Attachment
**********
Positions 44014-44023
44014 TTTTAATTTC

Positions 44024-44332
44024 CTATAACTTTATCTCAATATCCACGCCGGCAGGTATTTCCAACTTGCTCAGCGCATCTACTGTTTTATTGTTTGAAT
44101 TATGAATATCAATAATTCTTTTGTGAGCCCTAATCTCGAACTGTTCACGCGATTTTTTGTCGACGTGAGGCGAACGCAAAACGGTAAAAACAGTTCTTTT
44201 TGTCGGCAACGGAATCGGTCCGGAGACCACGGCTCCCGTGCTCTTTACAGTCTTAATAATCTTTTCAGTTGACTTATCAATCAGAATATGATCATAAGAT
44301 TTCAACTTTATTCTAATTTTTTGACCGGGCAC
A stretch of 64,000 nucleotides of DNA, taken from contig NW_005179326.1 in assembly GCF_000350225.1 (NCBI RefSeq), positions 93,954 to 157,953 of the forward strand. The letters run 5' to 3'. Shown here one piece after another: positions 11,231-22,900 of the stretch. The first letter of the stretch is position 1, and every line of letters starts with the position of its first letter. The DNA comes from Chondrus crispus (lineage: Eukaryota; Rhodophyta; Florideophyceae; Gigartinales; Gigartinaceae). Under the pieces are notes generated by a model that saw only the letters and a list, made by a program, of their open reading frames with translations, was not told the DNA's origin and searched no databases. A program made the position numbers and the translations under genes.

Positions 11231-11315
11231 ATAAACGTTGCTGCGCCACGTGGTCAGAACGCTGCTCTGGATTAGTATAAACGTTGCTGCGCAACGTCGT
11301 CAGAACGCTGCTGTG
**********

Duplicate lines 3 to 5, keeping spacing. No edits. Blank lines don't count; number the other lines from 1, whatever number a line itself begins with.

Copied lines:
Positions 44024-44332
44024 CTATAACTTTATCTCAATATCCACGCCGGCAGGTATTTCCAACTTGCTCAGCGCATCTACTGTTTTATTGTTTGAAT
44101 TATGAATATCAATAATTCTTTTGTGAGCCCTAATCTCGAACTGTTCACGCGATTTTTTGTCGACGTGAGGCGAACGCAAAACGGTAAAAACAGTTCTTTT